Alan Duncan
Business Training Consultant
Houston, TX

Ed. Note: In this issue, Alan Duncan continues with his discussion of expanding the scope of your services through consultative selling.

A consultative approach involves several key communication skills.  One must earn the right to engage in a consultative process.  Useful questions must be asked.  Relevant information only should be presented, and the consultant therefore will not be reluctant to ask for client commitments.  Need satisfiers and trusted advisors welcome client expressions of objection or concern, since this allows them to address any issues, such as doubt, misunderstandings and dislikes to the client’s satisfaction.

Let’s consider two of the most important consulting skills – the use of purpose statements and asking questions.

Purpose Statements


You want the client to understand how following your agenda will benefit them

You want to ask in-depth questions

You want to earn the right to move forward


State what you want to do (agenda)

Suggest why this would be of benefit (value)

For example:

To earn the right to ask in-depth questions, say something like:

“With your permission, I would like to ask you some questions about the scope of the project and about any concerns that you may have about its execution. (What)  This way, we can proceed with a clear understanding of the results you are looking for and avoid any potential pitfalls along the way.” (Why)

Purpose statements can be used to open a meeting, start a phone call, or earn you the right to proceed in any appropriate direction.

Plan to consciously use a purpose statement to begin your next client meeting or when a client calls. Earn the right to ask questions about your client’s situation and be alert for needs and challenges that the client may not have initially volunteered.

Asking Questions


You want to gain a clear understanding of the client’s situation and needs


Start with open questions

Build a clear understanding of what is wanted, and why

Check your understanding

Open questions encourage a free response

For example:

Whom are you working with?

How happy are you with the service you’re receiving?

What improvements would you like to see?

Employ key words like what, why, who, where, when, how, explain, and tell me more.

Closed questions limit response to:

Yes or no

A choice

A single fact

For example:

Do you want to meet next Tuesday?

Would you prefer morning or afternoon?

How many of your people will attend the meeting?

Key words to employ are do, did, does, is, are, can, could, will, which, would, have, has.

You use open questions to clarify your understanding and closed questions to confirm your understanding.  “Qualifying” is also a term used in consultative selling, and your questions can qualify the client’s situation and needs in the areas of potential, authority and resources.  Plan your questions in these three areas in order to gain a clear, comprehensive understanding and identify opportunities to expand the scope.  Listen carefully for situations that may become problematic for the client, as well as problems that you can solve.  Empathize with the client’s situation and needs in order to demonstrate that you’re listening and that you care.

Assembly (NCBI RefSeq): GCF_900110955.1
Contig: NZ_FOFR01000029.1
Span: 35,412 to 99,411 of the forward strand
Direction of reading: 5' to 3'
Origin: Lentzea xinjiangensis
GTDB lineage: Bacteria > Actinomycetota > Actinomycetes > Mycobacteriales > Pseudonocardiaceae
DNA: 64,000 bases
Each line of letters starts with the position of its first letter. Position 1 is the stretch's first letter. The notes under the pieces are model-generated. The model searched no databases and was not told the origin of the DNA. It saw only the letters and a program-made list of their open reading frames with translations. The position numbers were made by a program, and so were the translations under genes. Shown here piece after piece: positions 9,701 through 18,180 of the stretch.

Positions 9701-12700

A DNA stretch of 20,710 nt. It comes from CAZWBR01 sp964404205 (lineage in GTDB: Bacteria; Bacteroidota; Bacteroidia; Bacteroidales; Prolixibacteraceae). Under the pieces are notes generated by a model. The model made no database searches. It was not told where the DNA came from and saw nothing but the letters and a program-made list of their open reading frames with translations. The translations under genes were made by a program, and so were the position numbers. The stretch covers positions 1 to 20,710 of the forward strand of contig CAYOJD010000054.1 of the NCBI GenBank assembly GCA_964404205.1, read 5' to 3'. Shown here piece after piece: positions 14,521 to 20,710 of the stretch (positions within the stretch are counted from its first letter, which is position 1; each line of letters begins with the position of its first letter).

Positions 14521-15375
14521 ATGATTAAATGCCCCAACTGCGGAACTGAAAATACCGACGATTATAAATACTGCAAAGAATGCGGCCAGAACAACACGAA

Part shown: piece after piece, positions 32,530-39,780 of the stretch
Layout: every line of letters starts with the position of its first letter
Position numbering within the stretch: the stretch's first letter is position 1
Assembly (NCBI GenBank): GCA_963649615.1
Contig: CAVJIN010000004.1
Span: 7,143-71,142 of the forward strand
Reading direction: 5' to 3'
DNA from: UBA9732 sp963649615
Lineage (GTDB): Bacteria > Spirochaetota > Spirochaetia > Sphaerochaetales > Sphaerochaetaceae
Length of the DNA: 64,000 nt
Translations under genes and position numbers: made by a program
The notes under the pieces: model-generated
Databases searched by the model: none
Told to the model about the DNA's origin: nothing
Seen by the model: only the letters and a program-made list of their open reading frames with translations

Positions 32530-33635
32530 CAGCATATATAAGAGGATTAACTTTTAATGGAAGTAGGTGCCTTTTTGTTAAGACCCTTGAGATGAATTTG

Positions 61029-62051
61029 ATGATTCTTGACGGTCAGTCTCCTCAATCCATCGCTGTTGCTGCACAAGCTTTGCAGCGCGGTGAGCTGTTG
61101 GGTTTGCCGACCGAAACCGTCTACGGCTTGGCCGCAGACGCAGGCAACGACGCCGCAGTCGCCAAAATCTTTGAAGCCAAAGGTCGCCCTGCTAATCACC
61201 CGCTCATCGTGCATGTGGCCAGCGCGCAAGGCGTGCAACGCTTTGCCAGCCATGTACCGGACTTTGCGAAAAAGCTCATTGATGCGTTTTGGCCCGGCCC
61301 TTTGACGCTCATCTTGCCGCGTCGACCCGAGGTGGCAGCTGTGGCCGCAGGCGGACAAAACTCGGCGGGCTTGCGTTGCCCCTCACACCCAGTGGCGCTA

Plan a questioning strategy which allows the client to explain fully what they are looking for.  You may choose to employ purpose statements in order for the client to buy into your line of questions.  The client will recognize that you are focused on understanding and satisfying their needs and not just waiting for your turn to talk.  You will engender a level of comfort with the client when they recognize this, and they will therefore become more willing to expand the conversation into other current and future areas of activity.

Once you have a clear understanding of the project, expand your questioning strategy in the areas of potential, authority and resources.


Current situation

Current service providers







Decision roles

Job responsibilities

Decision making or buying process








Develop questions in these three categories which will gain you an expanded understanding.  Check your lists for open and closed questions.  Notice how conditioned you might be to ask a preponderance of closed questions.  Reword some of your closed questions to encourage the client to respond freely –not as if they were in an interrogation.

Published in the Harvard Business Review in August 2006 (reprint FO607C, were the results of recent research.  They surveyed 138 clients responsible for making business-to-business purchases for large North American companies in diverse industries, and asked them to share their perceptions of people in a selling role.  The chief complaint was the sales person’s failure to understand and follow the client’s buying process!

Salespeople’s biggest mistakes as expressed as a percentage of client complaints:

26% Don’t follow my companies buying process

18% Don’t listen to my needs

17% Don’t follow up

12% Are pushy, aggressive or disrespectful

10% Don’t explain solutions adequately

6%   Make exaggerated or inaccurate claims

4%   Don’t understand my business

3%   Act too familiar

2%   Don’t know or respect their competition

2%   Other (such as charge high prices)

Consider how earning the right to do so and asking well planned questions can help you avoid the pitfalls of operating merely in a transactional mode (with the objective of selling something) and help you build your client’s perception of your value as a consultant.

Alan Duncan is a native of Scotland, and lives in Houston, Texas.  He travels throughout North America and Europe, helping his clients improve results in the areas of sales, service, management and personal effectiveness.  He has extensive experience in training accountants and bankers in the art and science of sales and service.

Alan Duncan
Alan Duncan